After completing the calculation of the conventional least square’s method and the remote water meter measurement data along with the metering error, and through the analysis of the characteristics of the detected flow points, a higher weight is assigned based on higher measurement accuracy, and a lower weight is assigned to those with low measurement accuracy. A weighting operation is carried out on the measured value of each water meter.

To better assess the accuracy of the selection of weighting indicators, the mean value of the remote water metering error data corresponding to a number of experimental flow points obtained in the test process were calculated. The specific calculation formula is as follows:

(8)

In Equation (8), Ei (i=0,1,2…,n) represents the mean value of the remote water measurement error data corresponding to the experimental flow point.

After determining the mean value of the sample, the next step is calculating the variance of the metering error for each experimental flow point. The variance of the sub-sample of the remote hydrometer indication error is:

(9)

The coefficient of variation method is an objective assignment that uses the variability of the data points to determine the weights. The inverse of the coefficient of variation as a weight not only effectively reduces the impact of noise and outliers on the model (noise and outliers with large coefficients of variation will have correspondingly lower weights, and this weighting makes the model focus more on data points with high reliability, which enhances the robustness of the model), but also reduces the negative impact of heteroskedasticity on the fitted results by assigning higher weights to data points with low variability , thus reflecting the importance of more stable and reliable data points. The inverse of the coefficient of variation was selected to estimate the weights of the individual water measurement values, i.e.:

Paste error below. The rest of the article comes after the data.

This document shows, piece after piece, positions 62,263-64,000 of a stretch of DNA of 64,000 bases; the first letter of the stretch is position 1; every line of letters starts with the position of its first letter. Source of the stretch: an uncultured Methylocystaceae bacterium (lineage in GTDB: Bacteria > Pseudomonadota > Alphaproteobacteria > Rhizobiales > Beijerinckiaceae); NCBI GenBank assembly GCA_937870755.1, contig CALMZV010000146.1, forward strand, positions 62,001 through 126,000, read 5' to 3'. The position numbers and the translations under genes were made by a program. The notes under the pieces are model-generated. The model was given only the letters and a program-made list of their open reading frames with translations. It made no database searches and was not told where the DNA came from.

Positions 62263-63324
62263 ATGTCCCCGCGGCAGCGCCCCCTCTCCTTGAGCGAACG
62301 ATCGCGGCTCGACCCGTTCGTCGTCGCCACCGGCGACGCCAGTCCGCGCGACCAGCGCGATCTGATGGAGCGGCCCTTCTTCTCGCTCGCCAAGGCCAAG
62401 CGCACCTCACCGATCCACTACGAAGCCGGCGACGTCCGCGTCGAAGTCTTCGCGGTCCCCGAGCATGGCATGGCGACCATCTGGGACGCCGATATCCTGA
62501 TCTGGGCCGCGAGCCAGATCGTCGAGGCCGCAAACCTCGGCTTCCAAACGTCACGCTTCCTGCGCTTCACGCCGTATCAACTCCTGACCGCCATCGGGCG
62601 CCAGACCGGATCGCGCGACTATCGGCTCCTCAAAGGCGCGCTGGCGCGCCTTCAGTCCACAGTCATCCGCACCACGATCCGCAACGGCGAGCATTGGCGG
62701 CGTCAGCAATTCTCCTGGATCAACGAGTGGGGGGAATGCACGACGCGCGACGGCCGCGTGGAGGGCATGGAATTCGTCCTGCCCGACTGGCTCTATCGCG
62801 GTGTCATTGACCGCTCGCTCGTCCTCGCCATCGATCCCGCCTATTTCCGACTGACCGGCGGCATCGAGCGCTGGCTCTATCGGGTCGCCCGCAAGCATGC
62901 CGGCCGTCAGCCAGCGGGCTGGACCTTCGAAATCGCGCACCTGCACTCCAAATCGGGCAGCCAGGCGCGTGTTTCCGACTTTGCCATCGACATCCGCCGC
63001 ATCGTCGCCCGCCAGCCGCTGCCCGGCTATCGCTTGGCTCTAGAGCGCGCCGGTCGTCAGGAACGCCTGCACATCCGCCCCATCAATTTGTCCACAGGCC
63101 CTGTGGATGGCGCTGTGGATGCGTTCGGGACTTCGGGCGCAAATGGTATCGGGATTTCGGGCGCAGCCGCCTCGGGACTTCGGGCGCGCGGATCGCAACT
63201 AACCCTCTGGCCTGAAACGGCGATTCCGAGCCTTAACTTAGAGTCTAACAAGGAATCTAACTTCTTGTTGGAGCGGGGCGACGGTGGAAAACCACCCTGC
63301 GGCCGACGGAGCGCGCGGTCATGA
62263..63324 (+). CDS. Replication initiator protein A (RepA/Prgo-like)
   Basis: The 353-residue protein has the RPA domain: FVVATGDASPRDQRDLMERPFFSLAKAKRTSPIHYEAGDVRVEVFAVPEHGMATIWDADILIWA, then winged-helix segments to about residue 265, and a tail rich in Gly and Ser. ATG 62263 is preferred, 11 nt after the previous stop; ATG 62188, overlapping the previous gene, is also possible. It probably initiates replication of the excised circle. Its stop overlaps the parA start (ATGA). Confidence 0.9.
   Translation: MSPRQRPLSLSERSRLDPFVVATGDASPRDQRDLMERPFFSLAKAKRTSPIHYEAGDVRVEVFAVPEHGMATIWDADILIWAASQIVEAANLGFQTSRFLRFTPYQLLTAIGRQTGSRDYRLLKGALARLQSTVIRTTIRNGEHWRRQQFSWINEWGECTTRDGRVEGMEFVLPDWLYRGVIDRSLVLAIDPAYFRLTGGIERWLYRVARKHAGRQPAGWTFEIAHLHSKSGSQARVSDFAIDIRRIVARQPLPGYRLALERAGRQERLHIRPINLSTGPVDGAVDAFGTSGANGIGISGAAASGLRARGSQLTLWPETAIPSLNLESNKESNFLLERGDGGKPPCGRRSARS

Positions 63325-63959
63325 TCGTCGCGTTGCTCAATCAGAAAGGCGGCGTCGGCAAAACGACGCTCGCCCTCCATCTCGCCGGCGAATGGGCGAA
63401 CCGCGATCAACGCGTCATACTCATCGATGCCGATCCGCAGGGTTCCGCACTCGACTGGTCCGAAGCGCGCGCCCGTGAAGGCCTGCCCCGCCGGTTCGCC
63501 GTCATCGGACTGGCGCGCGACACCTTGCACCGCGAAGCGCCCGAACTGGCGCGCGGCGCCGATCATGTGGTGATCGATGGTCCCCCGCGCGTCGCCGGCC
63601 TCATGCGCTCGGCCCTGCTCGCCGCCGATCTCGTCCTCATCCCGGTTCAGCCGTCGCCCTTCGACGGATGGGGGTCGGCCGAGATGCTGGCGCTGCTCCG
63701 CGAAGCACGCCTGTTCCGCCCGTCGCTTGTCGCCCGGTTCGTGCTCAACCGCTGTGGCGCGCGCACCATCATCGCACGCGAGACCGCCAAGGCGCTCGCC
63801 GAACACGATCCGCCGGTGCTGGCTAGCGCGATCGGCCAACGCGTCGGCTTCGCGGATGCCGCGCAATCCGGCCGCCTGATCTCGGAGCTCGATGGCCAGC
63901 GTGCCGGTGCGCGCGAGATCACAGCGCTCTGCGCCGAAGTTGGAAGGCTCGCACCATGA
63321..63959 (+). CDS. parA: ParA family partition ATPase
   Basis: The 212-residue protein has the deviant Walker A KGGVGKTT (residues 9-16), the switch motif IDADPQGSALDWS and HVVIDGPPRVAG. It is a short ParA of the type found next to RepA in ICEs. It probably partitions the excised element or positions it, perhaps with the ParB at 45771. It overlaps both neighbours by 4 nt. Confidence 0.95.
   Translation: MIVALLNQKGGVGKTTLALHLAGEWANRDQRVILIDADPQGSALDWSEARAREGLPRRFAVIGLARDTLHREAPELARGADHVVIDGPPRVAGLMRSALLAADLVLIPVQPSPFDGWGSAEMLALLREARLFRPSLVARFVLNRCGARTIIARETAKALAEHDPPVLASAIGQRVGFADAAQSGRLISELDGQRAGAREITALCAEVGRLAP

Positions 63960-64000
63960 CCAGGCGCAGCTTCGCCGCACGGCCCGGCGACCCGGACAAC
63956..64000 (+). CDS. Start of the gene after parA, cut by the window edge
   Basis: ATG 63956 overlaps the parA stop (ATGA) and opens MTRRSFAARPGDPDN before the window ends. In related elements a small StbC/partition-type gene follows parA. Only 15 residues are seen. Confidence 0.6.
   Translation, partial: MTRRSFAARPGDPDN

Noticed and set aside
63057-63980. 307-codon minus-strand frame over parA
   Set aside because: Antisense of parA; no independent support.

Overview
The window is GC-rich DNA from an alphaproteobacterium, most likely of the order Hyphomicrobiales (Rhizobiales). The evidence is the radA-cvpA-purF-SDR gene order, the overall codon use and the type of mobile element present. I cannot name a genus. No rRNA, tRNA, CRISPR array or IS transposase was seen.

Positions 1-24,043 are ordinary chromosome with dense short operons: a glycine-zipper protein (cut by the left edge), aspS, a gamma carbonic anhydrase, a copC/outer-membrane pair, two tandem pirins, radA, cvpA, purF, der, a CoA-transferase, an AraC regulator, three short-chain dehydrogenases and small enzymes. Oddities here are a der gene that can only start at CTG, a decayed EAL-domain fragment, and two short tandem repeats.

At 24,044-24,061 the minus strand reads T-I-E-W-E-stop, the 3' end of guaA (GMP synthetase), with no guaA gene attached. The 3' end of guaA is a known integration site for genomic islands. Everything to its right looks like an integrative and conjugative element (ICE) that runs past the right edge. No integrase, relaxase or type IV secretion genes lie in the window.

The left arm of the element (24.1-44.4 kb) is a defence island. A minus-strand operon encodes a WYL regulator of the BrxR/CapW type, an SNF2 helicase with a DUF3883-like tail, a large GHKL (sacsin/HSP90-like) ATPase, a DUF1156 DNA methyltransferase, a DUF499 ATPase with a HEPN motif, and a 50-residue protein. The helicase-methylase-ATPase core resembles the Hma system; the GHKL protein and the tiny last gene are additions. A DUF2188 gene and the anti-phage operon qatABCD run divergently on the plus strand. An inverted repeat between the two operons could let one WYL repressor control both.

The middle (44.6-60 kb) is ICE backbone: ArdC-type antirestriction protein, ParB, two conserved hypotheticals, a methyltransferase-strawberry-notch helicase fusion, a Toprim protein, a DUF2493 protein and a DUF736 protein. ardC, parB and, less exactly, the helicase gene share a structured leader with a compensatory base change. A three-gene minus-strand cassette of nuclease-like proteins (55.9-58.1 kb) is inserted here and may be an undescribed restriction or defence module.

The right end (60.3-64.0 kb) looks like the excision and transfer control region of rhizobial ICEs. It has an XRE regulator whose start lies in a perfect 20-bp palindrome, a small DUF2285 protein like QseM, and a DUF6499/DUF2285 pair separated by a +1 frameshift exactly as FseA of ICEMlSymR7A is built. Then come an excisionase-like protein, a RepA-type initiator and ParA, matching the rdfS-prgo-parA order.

(10)

In equation (10), Vi represents the volume of increase (or decrease) recorded on the indicating device during the calibration time; CVi is the coefficient of variation of the sub-sample of remote water meter value errors at the corresponding experimental flow point i; ωi represents the weight assigned to the water meter measurements at the experimental flow point i, which is estimated by the reciprocal of the coefficient of variation CVi.

After assigning different weights to the remote water meter measurement error data, the matrix of equation ( 6) is multiplied by the corresponding weights in order to obtain the following polynomial relationship matrix equation for the remote water measurement error:

(11)

Similarly, the matrix in equation (11) is transformed into the following representation:

(12)

In equation (12), the matrix W represents a diagonal array of i×i, and i represents each experimental flow point for the water meter.

The matrix W of equation (13) is shown below:

(13)

In equation (13), W=diag(ω1,ω2,⋯,ωi).

Combined with the least square’s solution formula, the formula for the weighted least squares solution for equation (12) is determined as follows:

(14)

In equation (15), C=WTW, which is the weight matrix.

By solving the matrix of computational equation (15), ak is obtained to finalize the curve fitting and polynomial parameterization of the error in the value of the remote water meter measurement.

3 Experimental validation

3.1 Data acquisition

This experiment utilizes a sampling survey to analyze and screen the data from a water meter factory’s qualified remote water meter value, ensuring that the distribution of the randomly selected indication error data shows uniformity [2022]. The remote water meter measurement verification site is shown in Figure 2.

According to the JJG 162-2019 calibration specification, four groups of flow parameters are generally selected to characterize the data characteristics of the remote water meter measurement error, including: minimum flow rate Q1, divided flow rate Q2, Common flow Q3, and overloaded flow Q4. In this study, considering the larger data span between Q2 and Q3 in the actual water indication value verification, two additional flow points, 0.35（Q2 + Q3 ） and 0.7（Q2 + Q3 ）, are added to the original four flow points, recorded as Q5 and Q6 [2325]. The range and meaning of each experimental flow point are shown in Table 1.